There are libraries, frameworks and software being launched on a daily basis today. Be on the lookout.
You can sign up for various mailing lists, and technical groups or follow some institutions or individuals for industry updates.

GIS developers in a discussion
Members in a discussion

6. Work on real projects

To gain practical experience in GIS development, it’s important to work on projects that allow you to apply the concepts you’ve learned. This will help you to develop a deeper understanding of GIS and to build a portfolio of work that you can show to potential employers.

Participating in hackathons, volunteering for non-profits, or contributing to open-source GIS projects are good ways to build your skills and gain experience.

7. Communicate effectively

GIS development often requires collaboration with people from other disciplines, such as geographers, ecologists, or planners. Good communication skills are essential for working effectively with these groups and for explaining technical concepts to non-technical stakeholders.

Also, as a GIS developer, you will be offering your clients solutions to you their issues. You need to communicate effectively for everyone to understand.

8. Avoid the paralysis of analysis

From experience, I have encountered situations where over-analysis led to delays in project delivery. This happens to many devs, you’re not alone.

If you are to offer a solution, evaluate a number of things;

  • What solution will be best for the client?
  • Does the client understand this kind of technology?
  • What functionality does the client need?
  • Will the solution serve/cater for the future?
  • What kind of data inputs will the system be working with?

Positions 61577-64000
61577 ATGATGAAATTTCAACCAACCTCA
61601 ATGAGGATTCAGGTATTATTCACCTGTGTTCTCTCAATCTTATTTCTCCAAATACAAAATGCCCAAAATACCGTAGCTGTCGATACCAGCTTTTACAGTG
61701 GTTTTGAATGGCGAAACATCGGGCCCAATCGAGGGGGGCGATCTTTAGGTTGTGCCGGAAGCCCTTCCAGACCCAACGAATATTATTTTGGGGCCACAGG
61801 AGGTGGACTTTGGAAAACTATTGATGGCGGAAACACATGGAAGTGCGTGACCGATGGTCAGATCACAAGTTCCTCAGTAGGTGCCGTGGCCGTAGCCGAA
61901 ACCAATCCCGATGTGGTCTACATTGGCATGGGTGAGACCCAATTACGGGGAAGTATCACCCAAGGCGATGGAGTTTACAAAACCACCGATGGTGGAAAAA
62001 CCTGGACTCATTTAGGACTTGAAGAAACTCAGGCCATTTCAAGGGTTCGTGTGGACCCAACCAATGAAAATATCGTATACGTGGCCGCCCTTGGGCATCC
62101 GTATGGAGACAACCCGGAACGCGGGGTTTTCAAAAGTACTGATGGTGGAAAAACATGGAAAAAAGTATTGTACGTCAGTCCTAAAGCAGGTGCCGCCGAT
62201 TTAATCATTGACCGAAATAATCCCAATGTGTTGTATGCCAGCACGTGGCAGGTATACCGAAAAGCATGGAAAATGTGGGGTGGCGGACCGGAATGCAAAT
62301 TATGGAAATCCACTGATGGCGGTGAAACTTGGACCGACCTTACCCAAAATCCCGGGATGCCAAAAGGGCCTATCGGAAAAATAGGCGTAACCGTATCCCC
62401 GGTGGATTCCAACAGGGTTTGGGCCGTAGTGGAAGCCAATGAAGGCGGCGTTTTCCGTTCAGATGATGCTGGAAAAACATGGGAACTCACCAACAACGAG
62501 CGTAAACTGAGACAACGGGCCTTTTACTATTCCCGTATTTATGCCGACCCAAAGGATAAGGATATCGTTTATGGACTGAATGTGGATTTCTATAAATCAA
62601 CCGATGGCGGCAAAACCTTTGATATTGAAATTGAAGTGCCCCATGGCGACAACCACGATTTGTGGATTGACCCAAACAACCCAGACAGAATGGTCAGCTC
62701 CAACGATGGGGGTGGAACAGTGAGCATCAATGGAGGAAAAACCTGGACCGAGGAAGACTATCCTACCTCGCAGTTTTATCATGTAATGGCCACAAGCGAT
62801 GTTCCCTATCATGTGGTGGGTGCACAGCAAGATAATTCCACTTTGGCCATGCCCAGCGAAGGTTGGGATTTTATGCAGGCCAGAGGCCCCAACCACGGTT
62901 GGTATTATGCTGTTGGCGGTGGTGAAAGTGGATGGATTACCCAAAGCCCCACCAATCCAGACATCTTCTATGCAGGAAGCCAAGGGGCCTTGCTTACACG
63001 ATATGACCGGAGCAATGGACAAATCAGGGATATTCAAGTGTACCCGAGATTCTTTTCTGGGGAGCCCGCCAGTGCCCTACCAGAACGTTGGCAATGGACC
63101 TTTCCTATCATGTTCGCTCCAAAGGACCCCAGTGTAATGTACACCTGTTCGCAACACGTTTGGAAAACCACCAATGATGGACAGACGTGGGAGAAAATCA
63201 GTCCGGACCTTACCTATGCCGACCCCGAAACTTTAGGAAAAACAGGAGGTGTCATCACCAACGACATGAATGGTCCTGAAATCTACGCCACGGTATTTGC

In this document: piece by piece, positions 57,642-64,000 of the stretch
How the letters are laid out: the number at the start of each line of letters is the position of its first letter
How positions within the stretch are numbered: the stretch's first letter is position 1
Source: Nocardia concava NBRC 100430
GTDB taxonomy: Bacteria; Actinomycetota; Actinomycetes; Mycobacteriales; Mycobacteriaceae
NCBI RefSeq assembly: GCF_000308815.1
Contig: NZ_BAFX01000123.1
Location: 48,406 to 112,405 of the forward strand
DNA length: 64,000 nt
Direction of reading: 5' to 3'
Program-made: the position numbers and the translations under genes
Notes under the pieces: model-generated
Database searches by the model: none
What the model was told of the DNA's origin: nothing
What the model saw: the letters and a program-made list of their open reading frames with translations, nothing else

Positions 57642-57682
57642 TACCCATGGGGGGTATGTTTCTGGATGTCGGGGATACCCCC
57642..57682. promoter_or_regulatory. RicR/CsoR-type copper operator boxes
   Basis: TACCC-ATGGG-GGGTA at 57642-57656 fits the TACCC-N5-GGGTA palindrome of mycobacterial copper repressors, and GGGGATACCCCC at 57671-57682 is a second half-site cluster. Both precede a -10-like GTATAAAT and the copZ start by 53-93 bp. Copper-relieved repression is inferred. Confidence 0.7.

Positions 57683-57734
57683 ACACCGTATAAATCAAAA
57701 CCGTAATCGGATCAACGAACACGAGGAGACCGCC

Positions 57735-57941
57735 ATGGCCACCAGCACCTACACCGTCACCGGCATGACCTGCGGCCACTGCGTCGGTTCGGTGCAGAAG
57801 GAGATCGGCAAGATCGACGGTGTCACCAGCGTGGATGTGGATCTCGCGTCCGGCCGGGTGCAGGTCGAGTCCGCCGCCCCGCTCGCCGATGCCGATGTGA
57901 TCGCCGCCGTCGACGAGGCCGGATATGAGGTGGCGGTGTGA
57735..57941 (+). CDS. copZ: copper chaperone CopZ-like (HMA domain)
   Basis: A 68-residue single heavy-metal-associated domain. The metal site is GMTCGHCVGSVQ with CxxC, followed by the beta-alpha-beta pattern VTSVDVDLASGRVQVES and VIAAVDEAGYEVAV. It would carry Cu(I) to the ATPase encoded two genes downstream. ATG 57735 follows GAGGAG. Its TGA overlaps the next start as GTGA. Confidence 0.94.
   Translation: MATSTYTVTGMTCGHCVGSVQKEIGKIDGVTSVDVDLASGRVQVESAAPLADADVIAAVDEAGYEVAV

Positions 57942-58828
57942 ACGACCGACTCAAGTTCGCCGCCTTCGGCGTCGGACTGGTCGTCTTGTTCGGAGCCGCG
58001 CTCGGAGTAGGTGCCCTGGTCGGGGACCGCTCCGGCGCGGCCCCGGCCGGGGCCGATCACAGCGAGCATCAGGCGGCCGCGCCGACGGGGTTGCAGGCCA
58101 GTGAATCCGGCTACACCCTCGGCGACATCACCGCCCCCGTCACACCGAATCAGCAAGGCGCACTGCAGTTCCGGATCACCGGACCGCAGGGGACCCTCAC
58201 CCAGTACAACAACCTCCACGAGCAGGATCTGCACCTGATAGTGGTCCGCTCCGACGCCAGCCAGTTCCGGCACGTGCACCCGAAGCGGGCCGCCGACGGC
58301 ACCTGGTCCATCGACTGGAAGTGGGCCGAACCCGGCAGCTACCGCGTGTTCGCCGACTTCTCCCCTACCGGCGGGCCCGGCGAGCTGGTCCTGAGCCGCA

• What is the project timeline?

These are just but a few questions to ask yourself before starting a project. Wasting time juggling technologies, APIs, tools etc will affect your project delivery timelines. Choose your stack well and timely. Also, avoid stack overkill or insufficiency in projects. This can have some drawbacks in the future of the project.

9. Always be the leader

In most cases, as a GIS developer, you will be the one leading the client on matters of the software stack, functionality and solutions. You need to make your client understand what is happening in a project. If the client guesses what is to be done, it might lead to chaos during project execution.

10. Network with fellow developers

Either you’re working in a team or individually, remotely or physically, always have a ‘friend‘ developer. At least, you will have someone to share your miseries and triumphs. Sharing with a fellow dev gives you the opportunity to re-evaluate situations and solutions. You can hold weekly calls with your fellow dev to share your issues or even have a physical meeting once in a while. It’s healthy.

11. Find a mentor

The last but powerful advice, find yourself a mentor. Mentors will help you when stuck in a situation or even when you need something. The situation could be a problem, a big idea, a proof of concept etc. Find someone who understand you and is willing to build the better version of you. A mentor could be someone in your field, a related field, family, friend, industry lead etc. Just find one that suits you.

Finally, GIS development is a challenging field that demands a combination of technical skills, problem-solving abilities, and creativity. Staying curious and motivated, focusing on solving real-world problems, and continuing to learn and develop your skills will help you to become a successful GIS developer.

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Wanjohi Kibui

Passionate about harnessing the power of geospatial technology to create innovative solutions, I'm a GIS Consultant and Developer dedicated to building cutting-edge geospatial applications. With a keen eye for spatial analysis and a knack for problem-solving, I specialize in crafting solutions that seamlessly integrate technology and geography.